Rachel's Story
updated Feb 7, 2010

I thought that marrying young would guarantee my being a young mother – something I’d always dreamed of. When we started trying to conceive, I would count down the days (and sometimes the hours) until my next period was expected & it was frequently late – sometimes two weeks late. Every time I got my period, I saw it as a new beginning, a new opportunity to finally become pregnant. But I didn’t. It was only after an entire year went by that I even made an appointment. It was so clear to me that nothing could be wrong. I was young, I was healthy...

Most of the tests were fine, but about two months into the testing, I got back one of the results. I knew it was bad. It was my 22nd birthday and I stood at a pay phone to call the doctor to give him the results. He explained them to me and said he was very pessimistic. I stood there crying and then I gathered myself together as best I could and went to work. I wasn't able to think of anything else the whole day.

I was 22 years old, six-thousand miles away from my parents, and I was battling very real fertility problems. I felt very isolated.

I went to the library, trying to gather information. I read everything I could get my hands on. And while I was there, I peeked at some information about emotional aspects of infertility. The article I came across was so powerful that I photocopied it, took it home and read it over and over.

It talked about the things you commonly hear like, “oh, just calm down and you’ll get pregnant!” and “My friend adopted and she got pregnant right away.” and then pointed out that if you said you had a brain tumor, people wouldn’t tell you to “calm down” to make it go away. I kept that in mind while I heard people’s uninformed and hurtful comments – as if I was somehow either responsible for or making too big a deal out of my infertility. I felt that discussing the details was an unnecessary invasion of my privacy and was able to reassure myself that my situation was very real and that none of my feelings were exaggerated or ridiculous.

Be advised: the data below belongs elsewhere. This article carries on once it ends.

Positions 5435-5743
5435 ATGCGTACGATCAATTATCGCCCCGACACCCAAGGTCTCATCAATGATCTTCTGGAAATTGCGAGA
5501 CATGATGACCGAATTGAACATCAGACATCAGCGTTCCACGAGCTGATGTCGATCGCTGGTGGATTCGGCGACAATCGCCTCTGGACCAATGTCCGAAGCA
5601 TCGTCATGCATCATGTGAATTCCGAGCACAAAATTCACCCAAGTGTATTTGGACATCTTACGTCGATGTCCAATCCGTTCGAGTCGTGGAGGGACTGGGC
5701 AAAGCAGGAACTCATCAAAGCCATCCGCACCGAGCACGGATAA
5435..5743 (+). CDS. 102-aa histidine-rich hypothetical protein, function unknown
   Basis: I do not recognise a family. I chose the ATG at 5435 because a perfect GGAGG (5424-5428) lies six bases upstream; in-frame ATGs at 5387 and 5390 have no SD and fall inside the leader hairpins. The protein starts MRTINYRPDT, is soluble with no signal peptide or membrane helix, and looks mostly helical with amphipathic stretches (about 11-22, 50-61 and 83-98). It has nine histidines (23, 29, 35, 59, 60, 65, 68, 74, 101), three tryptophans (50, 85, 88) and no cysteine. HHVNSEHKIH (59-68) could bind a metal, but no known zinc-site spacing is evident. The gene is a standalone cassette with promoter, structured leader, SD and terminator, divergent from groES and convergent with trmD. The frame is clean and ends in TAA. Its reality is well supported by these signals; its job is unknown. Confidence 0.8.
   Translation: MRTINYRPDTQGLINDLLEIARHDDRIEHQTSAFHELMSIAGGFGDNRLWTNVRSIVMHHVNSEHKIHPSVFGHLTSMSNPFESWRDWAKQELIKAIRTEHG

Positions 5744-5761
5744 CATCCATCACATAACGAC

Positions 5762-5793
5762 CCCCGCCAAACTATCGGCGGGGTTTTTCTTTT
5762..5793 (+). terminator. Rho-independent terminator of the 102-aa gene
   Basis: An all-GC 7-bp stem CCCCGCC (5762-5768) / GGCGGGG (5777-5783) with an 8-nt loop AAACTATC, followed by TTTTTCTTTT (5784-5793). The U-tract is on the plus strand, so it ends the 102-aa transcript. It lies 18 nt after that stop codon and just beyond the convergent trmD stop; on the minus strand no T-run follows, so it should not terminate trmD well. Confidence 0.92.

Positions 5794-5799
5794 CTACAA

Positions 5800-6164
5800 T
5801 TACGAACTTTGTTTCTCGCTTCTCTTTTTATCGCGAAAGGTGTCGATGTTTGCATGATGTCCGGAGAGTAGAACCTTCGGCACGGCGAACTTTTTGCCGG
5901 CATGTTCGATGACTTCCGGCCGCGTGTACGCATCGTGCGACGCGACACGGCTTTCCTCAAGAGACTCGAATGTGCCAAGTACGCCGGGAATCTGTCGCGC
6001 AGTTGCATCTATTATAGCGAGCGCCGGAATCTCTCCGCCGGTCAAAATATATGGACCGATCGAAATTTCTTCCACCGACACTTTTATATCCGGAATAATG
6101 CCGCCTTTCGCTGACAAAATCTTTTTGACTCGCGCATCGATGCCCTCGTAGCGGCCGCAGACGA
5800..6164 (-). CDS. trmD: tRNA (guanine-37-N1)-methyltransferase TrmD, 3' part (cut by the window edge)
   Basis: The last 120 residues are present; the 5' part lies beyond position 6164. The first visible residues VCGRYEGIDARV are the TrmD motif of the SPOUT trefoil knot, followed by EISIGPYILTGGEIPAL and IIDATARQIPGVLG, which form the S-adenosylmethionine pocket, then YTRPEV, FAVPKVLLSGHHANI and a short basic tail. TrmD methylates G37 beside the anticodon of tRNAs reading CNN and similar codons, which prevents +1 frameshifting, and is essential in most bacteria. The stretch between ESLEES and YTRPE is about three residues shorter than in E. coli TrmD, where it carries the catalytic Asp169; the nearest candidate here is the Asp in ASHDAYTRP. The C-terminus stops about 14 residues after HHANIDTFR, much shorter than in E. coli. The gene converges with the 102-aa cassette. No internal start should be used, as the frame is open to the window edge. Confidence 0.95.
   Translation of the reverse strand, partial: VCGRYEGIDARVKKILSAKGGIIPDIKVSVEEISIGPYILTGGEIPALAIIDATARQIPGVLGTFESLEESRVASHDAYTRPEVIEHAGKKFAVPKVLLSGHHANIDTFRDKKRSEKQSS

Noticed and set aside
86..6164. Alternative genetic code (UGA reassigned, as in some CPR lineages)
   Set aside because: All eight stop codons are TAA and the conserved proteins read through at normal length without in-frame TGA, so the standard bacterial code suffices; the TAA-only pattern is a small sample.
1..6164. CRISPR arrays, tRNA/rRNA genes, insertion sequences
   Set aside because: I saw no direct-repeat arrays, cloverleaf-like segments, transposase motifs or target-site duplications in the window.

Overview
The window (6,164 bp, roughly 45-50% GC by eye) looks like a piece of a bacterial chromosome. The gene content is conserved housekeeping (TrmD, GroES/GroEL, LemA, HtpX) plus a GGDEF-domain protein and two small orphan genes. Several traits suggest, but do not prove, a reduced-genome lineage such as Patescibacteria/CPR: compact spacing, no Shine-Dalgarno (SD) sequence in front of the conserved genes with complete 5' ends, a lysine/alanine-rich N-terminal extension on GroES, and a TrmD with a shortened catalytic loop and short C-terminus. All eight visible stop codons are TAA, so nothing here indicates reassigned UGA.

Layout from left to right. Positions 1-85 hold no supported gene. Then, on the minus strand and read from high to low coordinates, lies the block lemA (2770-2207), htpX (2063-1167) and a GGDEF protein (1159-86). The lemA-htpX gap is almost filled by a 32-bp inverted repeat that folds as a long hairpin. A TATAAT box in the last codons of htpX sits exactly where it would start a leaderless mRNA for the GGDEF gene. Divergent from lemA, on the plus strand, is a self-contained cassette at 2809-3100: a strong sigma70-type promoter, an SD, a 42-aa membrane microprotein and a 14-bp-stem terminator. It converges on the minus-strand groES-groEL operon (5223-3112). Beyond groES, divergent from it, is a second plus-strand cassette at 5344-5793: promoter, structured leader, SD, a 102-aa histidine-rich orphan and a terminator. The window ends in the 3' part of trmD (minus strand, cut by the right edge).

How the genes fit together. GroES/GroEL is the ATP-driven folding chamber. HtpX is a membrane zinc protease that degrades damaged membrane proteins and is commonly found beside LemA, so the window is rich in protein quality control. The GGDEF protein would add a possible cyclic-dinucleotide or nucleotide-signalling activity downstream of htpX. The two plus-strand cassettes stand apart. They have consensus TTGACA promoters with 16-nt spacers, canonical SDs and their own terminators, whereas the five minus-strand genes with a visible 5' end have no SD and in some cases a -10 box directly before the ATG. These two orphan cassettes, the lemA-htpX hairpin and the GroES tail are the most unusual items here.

My emotions were very different from my husband’s. In retrospect, I don’t remember his ever sharing his emotions, but I do remember his not understanding anything that I was going through. My pain had to do with letting go of a dream and my frustration at an unknown future I felt I had little or no control over.

We tried various medications (some I had suggested to the doctor), none with any results. After the medications, we started IUI (intra-uterine insemination) and signed up for adoption. I hated the IUI, found it painful, torturous, and not particularly hopeful. After a few cycles, even the doctors gave up and let us move on to IVF (in-vitro fertilization).

We went to visit my husband’s grandmother who tapped my stomach a little too hard (I felt as if I’d been punched) and said about the only word she knew in English, which was “baby”. Double-punching. At the time, she already had more than ten great-grandchildren. Believe me, my baby was no big deal for her and a very big deal for me. I smiled and nodded. I didn’t speak her language either.

With my cycles being as far apart as they were, everything took a long time, so it was only after over 2-1/2 years of “trying” that we had our first IVF attempt. Our doctor recommended a medical center two hours away from our home. It would have been OK, except for that we only had one car and it usually wasn’t available to me. They let me do most everything nearby and I only had to be there a few times – this was an advantage in terms of traveling, but throughout the treatment, I didn’t feel that I had any support – they barely knew who I was.

It was finally time for the egg retrieval. There were about 13 eggs, but only one was fertilized and even that didn't split properly (it was 3 cells when they transferred it). We came back two days later for the embryo transfer. I started to bleed before I was scheduled to have the pregnancy test. It was part of the procedure, so I went anyway and the test came out positive. I didn’t actually think that I was pregnant and when I called to give them my results, the nurse brushed it off saying “Oh, that number’s too low.” And then hung up. I had to call back to understand that what had caused the test to be positive was actually the shots that I had gotten in order to support the pregnancy (had there been one).